What if a corrupt or ineffective government could simply be disconnected from the country and replaced with a better version, like loading a new operating system into an old computer?
Octavio Rubén Sánchez Barrientos, an adviser to Honduran president Porfirio Lobo Sosa, had been mulling over variations on that idea since 2004. In 2009, a friend showed him a video of Paul Romer giving a TED talk. For some years now, Romer, an American development economist, has been preaching the idea of “charter cities”: small jurisdictions within a developing country that operate autonomously of the national government, their management handled by another country with stronger rule of law.
Inspired by historic examples like Hong Kong, and more recent ones like the Dubai International Financial Center, where British legal standards helped the economy flourish, Romer argues that such cities would limit corruption, provide clear legal frameworks for business dealings, and give investors certainty for the long term. In doing so they would spur growth and perhaps act as seeds for spreading good governance around the rest of the country.
Sánchez had helped draft telecommunications privatization laws in the mid-2000s as an advisor to a previous conservative president, and saw how getting government out of the way could help the economy. In Romer, he saw a potential ally: a well-regarded academic with connections at two top business schools, who could be a powerful international advocate.
And in Sánchez, who asked Romer to advise Honduras’ efforts, the American economist found a partner willing to put his theories to the test. In early 2011, Honduras passed a constitutional amendment that would allow the government to create a Región Especial de Desarrollo (Special Development Region), or RED.
And then, for Romer, it all went wrong. On September 4, the Lobo government made a secret and still somewhat opaque bargain with a consortium led by a libertarian guru with a different vision for the new cities. Three days later, Romer pulled out. And on Sept. 22, one of the Honduran lawyers who challenged the RED law in court was killed by unknown assailants, shot repeatedly outside a church where he had just attended the wedding.
Nestled in the Central American isthmus, Honduras is among the poorest countries in the Americas, with a per capita GDP of $4,345; about a fifth of the national income is remittances from Hondurans living abroad. Besides suffering endemic corruption, drug trafficking and a reign of terror by criminal gangs, it has changed presidents four times in the last decade. It could desperately use some pockets of rectitude and stability.
The government has several areas in mind for the REDs. Most are undeveloped, but perhaps the most promising site, near the Caribbean coast in Puerto Castilla, has also attracted the most criticism, since it is near the lands of the indigenous Garifuna people. Wherever the zones end up being sited, the idea is to build the infrastructure—roads, housing, sewers, a power grid, industrial blocs—to support a city-scale industrial economy: Maquiladoras, factories assembling goods for export to the US under the Central American Free Trade Agreement (CAFTA); textile factories; and call centers, with broader opportunities to follow.
However, though the REDs had been inspired by Romer’s charter cities, the framework Honduras ultimately adopted was not quite what he had envisioned. Depending on a foreign government to guarantee that the cities were acting in the public interest had a proved a major sticking point both domestically, since Honduran citizens saw it as a violation of their sovereignty, and abroad, where it proved hard to convince developed countries to contribute. So the RED government’s creation and operation would be overseen by a transparency commission of outside experts, appointed by Lobo and headed by Romer.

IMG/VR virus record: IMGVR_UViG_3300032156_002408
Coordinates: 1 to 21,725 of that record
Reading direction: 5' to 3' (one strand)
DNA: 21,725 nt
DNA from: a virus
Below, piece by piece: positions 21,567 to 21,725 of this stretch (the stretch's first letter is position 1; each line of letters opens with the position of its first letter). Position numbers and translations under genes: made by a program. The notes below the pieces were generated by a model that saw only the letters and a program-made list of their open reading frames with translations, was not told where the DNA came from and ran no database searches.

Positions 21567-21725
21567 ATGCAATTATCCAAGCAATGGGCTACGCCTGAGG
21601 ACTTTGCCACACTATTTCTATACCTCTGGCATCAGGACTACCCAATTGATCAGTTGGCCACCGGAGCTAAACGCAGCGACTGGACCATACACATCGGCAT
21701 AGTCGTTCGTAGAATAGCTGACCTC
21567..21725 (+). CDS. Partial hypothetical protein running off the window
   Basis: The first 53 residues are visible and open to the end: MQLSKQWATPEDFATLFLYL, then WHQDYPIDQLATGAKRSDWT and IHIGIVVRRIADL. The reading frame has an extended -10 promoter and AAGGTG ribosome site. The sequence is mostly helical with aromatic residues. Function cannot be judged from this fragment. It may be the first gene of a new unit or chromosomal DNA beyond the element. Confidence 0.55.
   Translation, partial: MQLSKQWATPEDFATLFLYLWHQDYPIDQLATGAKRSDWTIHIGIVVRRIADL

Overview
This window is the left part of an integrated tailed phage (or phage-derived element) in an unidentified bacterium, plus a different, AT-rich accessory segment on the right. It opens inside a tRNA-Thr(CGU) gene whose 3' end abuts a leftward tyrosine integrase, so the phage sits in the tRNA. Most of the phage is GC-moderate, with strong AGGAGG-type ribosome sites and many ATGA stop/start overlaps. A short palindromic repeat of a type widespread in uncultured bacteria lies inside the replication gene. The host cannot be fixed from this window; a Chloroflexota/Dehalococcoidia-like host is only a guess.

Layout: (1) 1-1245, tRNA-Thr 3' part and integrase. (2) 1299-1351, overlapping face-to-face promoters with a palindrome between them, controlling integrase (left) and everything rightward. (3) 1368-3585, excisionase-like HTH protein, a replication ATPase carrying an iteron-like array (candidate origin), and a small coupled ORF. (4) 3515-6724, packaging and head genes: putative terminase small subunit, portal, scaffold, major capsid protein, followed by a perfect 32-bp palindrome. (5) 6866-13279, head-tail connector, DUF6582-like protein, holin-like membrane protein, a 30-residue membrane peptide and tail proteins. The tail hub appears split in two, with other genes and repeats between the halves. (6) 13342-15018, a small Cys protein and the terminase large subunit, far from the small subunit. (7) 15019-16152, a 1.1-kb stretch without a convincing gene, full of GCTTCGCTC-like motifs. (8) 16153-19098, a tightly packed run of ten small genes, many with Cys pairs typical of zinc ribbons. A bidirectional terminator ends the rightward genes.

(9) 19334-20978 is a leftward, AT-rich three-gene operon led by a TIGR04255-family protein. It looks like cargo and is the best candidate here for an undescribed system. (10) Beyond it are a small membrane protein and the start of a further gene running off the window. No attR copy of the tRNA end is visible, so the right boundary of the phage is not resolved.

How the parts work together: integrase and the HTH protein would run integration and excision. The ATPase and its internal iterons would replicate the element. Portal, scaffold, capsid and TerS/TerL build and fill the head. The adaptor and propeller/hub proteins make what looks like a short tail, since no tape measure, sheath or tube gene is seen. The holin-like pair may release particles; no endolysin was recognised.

“I didn’t want to be on the transparency commission, [but] I felt like I either had to oppose the law or… try to make sure it was used for a valid public purpose,” Romer says. “If you have special interests that capture the process in the middle of establishing a new institution of government, they can create something that is not in the public interest but is very durable and very hard to change.”
Lobo signed an executive order creating the transparency commission in December 2011, and the project proceeded, with Romer visiting Canada in April [pdf] to drum up support—perhaps the Royal Canadian Mounted Police and the country’s judges would lend a hand building the new city? But in September 2012, the press reported that the Honduran government had signed a deal to manage the first RED with MGK, a consortium of businesses created by an American called Michael Strong just for that purpose.
Strong is not a conventional thinker. A self-taught intellectual and libertarian economic theorist, he promotes “conscious capitalism,” the idea that businesses should “gener[ate] every form of value that matters: emotional, social, financial.” He has promoted this idea through a variety of think-tank style organizations, many backed by John Mackey, the CEO of the high-end supermarket chain Whole Foods. One of his obsessions was the possibilities of economic free zones, which could bypass democratic obstacles on the way to the prosperity unleashed by libertarian reform.
When word first got out about Honduras’ plan for REDS, Strong got in touch with his network, co-founding the “Free Cities Institute” in nearby Guatemala in 2011. His partners organized a conference that April at Roatán, an island off the Honduran coast; hosting duties were shared with the Seasteading Institute, the organization backed by the libertarian American investor Peter Thiel, which also explored a bid to manage a RED. At the conference, Strong argued that the country could be set on the path to becoming an “anarcho-capitalist paradise” by ensuring that free cities maintained low taxes and limited regulation rather than adopting the “eurosocialist” preferences of American liberals. This, he argued, would be an incredibly effective way to spur investment and fight poverty. “Our goal is to be the most economically free entity on Earth,” Strong told Fox News in a triumphant interview after the government signed the deal with MGK.
Romer asked to review the documents of that deal. The government refused, saying that the order to create the Transparency Commission had never been formally published and thus was invalid. Romer and the other commissioners withdrew their participation from the project.